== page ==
Global Temperature Report: February 2020
Global climate trend since Dec. 1 1978: +0.134 C per decade
February Temperatures (preliminary)
Global composite temp.: +0.76 C (+1.40 °F) above seasonal average
Northern Hemisphere: +0.96 C (+1.73 °F) above seasonal average
Southern Hemisphere: +0.55 C (+0.99 °F) above seasonal average
Tropics: +0.76 C (+1.40°F) above seasonal average
January Temperatures (Final)
Global composite temp.: +0.57 C (+1.03 °F) above seasonal average
Northern Hemisphere: +0.60 C (+1.08 °F) above seasonal average
Southern Hemisphere: +0.53 C (+0.95 °F) above seasonal average
Tropics: +0.62 C (+1.12°F) above seasonal average
Notes on data released March 2, 2020 (v6.0)
Newswise — Tropical and Northern Hemispheric warmth contributed to an increase of +0.20 °C (+0.36 °F) in February’s temperature over that of January to +0.76 °C (+1.40 °F) above the 30-year average, and the second warmest February in the 42 years of satellite data. February 2016, during a major El Niño event, was warmer (+0.86 °C or +1.55 °F) and only one other month was a tiny bit warmer (March 2016 +0.77 °C) indicating February 2020 was the third warmest of any month relative to seasonal averages.
The warmth in the Pacific Ocean waters associated with a modest El Niño in early 2019, with a resurgence to a very weak El Niño in late 2019, aided in producing the high temperatures since the atmospheric temperatures lag those of the ocean by a few months. Thus a combination of the weak El Niño warmth, a 42-year positive trend, and the natural month-to-month random variability produced the high temperatures we are seeing. As noted last month, accounting for the cooling influence of volcanoes in 1982 and 1991 as well as the influence of the El Niño/La Niña cycle, the global trend without these natural, ephemeral phenomena is about +0.1 °C per decade.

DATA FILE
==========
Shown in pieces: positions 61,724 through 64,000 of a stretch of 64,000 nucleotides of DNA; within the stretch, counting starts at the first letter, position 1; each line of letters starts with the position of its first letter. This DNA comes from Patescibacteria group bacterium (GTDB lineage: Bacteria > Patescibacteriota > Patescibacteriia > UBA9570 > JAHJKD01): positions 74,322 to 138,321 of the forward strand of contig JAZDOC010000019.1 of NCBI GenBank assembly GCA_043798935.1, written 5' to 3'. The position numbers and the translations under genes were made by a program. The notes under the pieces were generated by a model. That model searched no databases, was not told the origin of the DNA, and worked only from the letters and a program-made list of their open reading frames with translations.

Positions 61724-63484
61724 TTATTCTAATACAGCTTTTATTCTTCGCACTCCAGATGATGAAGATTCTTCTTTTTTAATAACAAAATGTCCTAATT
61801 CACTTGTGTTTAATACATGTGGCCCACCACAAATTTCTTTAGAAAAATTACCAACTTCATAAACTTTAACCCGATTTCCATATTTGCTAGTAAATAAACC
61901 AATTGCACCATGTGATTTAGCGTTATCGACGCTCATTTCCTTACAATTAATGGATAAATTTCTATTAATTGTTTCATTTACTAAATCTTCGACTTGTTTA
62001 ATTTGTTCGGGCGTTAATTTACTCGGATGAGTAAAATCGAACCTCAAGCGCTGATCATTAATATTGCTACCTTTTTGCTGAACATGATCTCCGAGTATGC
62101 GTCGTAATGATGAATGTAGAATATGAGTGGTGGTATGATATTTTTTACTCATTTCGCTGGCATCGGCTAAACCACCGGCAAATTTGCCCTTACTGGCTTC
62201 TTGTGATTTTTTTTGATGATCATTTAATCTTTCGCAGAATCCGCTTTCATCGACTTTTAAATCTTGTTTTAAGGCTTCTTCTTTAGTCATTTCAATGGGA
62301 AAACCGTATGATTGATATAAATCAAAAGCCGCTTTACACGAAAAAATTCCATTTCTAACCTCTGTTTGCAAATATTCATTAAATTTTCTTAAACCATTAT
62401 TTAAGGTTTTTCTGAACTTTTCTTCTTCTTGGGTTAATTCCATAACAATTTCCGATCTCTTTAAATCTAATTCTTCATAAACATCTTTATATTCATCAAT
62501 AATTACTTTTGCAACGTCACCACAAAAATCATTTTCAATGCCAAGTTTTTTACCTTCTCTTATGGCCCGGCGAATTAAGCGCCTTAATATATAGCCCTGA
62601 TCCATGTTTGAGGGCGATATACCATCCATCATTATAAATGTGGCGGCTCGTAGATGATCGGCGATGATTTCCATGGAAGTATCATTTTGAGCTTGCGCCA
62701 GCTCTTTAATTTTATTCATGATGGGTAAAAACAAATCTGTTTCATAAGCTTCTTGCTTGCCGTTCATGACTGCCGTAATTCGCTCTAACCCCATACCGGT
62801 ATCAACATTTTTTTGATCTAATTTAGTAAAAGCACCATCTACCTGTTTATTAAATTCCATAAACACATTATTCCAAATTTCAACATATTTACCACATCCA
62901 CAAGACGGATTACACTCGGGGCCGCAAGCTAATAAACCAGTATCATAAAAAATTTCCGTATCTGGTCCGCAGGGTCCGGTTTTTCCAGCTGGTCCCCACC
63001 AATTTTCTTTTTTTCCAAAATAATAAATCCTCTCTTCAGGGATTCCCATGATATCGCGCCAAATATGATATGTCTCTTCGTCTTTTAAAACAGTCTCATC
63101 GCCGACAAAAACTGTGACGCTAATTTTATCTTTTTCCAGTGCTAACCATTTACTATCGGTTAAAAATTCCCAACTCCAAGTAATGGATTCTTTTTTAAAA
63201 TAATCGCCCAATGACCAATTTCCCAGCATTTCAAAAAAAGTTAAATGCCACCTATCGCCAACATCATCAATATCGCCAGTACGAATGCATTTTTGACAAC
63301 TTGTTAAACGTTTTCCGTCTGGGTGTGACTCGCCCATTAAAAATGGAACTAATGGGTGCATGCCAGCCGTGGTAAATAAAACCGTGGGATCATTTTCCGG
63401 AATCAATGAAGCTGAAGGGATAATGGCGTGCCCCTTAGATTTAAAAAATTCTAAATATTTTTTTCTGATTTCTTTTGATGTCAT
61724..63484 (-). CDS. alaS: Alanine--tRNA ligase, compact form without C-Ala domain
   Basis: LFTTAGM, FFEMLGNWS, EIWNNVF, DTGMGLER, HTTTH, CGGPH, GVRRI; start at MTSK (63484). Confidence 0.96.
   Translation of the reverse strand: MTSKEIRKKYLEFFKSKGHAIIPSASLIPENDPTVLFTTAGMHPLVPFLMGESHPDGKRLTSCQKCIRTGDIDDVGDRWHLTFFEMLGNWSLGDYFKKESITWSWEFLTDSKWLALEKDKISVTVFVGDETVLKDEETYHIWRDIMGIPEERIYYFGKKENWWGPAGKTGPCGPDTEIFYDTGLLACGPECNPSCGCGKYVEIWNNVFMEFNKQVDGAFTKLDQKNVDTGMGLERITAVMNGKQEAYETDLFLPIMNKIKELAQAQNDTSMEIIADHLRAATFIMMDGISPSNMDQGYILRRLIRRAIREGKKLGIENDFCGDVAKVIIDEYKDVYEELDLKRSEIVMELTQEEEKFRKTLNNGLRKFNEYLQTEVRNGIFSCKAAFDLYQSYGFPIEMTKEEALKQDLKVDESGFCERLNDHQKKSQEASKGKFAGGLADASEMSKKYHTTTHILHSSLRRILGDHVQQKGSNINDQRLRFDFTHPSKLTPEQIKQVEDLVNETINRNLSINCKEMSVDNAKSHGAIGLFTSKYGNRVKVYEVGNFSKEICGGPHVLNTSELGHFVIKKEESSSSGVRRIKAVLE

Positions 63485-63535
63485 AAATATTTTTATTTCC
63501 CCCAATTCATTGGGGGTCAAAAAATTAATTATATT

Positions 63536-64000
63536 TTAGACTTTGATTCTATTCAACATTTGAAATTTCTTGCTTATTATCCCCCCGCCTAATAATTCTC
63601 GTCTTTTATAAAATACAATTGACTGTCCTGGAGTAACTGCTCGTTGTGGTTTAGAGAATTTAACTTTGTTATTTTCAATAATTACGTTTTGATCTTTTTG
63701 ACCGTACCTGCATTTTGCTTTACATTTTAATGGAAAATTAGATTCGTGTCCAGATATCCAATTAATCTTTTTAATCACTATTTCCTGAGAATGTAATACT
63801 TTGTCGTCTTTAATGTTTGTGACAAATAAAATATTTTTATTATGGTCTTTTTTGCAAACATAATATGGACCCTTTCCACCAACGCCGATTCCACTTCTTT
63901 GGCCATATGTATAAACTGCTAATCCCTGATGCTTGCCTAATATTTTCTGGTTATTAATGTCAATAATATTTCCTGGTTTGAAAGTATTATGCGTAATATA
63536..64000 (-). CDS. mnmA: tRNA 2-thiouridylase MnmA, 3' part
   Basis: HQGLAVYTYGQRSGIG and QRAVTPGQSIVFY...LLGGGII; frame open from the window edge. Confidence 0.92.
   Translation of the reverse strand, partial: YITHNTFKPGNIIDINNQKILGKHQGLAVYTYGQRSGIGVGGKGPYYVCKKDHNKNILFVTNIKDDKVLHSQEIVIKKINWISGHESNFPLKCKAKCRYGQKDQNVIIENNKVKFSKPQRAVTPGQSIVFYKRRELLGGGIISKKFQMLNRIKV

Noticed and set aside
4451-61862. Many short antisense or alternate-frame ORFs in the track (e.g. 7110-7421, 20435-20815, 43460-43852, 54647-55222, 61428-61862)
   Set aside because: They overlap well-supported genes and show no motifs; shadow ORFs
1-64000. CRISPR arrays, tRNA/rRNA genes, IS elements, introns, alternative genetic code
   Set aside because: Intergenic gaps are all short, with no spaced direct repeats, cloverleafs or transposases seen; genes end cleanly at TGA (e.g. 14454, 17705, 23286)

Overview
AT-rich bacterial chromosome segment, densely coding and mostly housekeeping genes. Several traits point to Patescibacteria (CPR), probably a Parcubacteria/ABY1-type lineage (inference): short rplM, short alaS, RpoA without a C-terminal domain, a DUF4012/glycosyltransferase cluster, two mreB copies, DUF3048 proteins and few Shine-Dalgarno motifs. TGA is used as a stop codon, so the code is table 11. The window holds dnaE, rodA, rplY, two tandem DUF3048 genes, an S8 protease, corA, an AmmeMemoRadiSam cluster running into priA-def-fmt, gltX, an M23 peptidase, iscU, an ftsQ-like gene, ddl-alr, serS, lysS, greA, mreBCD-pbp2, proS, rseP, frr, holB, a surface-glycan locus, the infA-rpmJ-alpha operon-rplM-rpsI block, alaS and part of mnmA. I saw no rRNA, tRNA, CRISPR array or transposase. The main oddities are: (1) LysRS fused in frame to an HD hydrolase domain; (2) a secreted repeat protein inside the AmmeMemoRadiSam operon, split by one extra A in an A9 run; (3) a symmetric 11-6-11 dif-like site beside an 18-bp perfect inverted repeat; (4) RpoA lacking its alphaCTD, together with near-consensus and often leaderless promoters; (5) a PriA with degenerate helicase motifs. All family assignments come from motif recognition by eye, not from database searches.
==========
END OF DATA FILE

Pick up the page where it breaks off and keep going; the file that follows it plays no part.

The conterminous U.S. as a whole experienced a slightly warmer-than-average February (+0.38°C, +0.68 °F). However, it was again much cooler than average in Alaska, so that the 49-state area’s temperature departure was almost exactly average at +0.08 °C (+0.14°F). [We don’t include Hawaii in the US results because its land area is less than that of a satellite grid square, so it would have virtually no impact on the overall national results.]
Globally, locations with sustained much-warmer-than-average temperatures for the month appeared over Europe, Russia, the North Pacific and south of South America. The month’s warmest departure from seasonal norms was in Northern Russia over Volochanka at +4.7 °C above the 1981-2010 average.
The coldest departures for the season occurred, as they did in January, over Alaska and Greenland where in the south-central area of the latter, near Sermersooq, a value of -3.9 °C was recorded.
As we look higher up on the stratosphere, it is worth noting that February 2020 produced the warmest global lower stratospheric temperature since the 2-year long warming induced by the Mt. Pinatubo volcanic eruption 27 years ago. The volcano erupted in June 1991 and the stratospheric temperature rose rapidly then fell back in 1993 – the last time the global average was above the 30-year normal until this month.